Pension policies after EU enlargement: Between financial market integration and sustainability of public finances
On May 1st, 2004, the European Union (EU) carried out the most comprehensive enlargement since its establishment in 1957 with the accession of eight Central- and Eastern European Countries (CEEC) as well as Malta and Cyprus. Within this enlarged EU two major political aims were set up, namely the integration of financial markets on the one hand and the sustainability of public finances as well as of pension systems on the other hand. With the example of the recently accessed countries, this paper links these two objectives and raises the question, whether central EU authorities attempt to push for (further) pension privatisation in the new Member States of the enlarged EU in order to promote a single, globally competitive financial market. This paper gives no definite empirical evidence for this link. However, the emerging tendencies in this area call for further research.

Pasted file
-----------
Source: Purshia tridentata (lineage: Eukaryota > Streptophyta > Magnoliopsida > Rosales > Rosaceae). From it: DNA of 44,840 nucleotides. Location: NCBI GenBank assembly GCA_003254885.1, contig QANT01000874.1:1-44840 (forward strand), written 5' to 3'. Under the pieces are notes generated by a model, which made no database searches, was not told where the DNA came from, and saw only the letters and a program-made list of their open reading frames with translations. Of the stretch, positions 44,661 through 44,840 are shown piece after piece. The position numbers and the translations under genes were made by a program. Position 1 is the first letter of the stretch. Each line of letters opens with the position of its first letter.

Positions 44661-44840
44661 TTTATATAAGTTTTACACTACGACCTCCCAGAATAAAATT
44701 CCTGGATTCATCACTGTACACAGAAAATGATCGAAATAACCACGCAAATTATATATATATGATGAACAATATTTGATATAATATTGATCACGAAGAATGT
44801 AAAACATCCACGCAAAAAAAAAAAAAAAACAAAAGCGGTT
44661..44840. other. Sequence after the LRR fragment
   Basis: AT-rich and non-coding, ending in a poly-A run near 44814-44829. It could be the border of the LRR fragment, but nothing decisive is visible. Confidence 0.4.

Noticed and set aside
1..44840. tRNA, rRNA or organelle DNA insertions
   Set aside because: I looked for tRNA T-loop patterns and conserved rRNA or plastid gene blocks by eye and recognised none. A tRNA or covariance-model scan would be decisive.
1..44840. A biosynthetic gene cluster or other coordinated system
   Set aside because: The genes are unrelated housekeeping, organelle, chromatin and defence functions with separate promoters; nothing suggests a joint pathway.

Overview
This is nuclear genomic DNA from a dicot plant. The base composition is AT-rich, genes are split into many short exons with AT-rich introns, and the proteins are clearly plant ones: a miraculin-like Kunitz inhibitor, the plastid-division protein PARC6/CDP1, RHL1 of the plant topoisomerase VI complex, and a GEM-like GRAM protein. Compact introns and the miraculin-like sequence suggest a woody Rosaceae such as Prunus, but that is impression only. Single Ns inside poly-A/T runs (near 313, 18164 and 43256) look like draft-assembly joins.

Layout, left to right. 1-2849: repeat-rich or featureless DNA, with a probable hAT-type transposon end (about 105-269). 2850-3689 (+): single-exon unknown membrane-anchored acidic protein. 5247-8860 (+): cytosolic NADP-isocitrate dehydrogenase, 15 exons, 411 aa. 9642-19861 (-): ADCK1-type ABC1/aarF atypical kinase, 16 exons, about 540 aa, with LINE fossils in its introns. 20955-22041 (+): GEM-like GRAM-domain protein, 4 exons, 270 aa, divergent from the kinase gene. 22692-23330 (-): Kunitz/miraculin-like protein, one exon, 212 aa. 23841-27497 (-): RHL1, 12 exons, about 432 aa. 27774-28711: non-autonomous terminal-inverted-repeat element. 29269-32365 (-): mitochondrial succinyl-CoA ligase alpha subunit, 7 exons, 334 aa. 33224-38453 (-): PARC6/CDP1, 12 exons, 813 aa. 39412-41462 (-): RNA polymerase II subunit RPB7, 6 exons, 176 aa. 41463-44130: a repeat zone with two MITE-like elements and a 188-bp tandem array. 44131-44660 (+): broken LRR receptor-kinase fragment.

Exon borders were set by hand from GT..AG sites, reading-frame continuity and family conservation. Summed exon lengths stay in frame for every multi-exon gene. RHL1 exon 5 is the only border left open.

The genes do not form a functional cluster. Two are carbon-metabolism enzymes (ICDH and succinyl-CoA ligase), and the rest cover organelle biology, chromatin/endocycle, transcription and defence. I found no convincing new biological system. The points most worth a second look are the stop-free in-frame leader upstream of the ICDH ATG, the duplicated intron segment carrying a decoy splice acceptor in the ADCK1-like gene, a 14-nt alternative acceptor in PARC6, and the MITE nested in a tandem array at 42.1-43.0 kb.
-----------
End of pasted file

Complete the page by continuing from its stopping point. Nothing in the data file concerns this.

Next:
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- Whitehouse, Edward, 1999.
"The tax treatment of funded pensions,"
Social Protection and Labor Policy and Technical Notes
20126, The World Bank.
- Gary Burtless, 2000. "Social Security Privatization and Financial Market Risk: Lessons from U.S. Financial History," Discussion Papers of DIW Berlin 211, DIW Berlin, German Institute for Economic Research.
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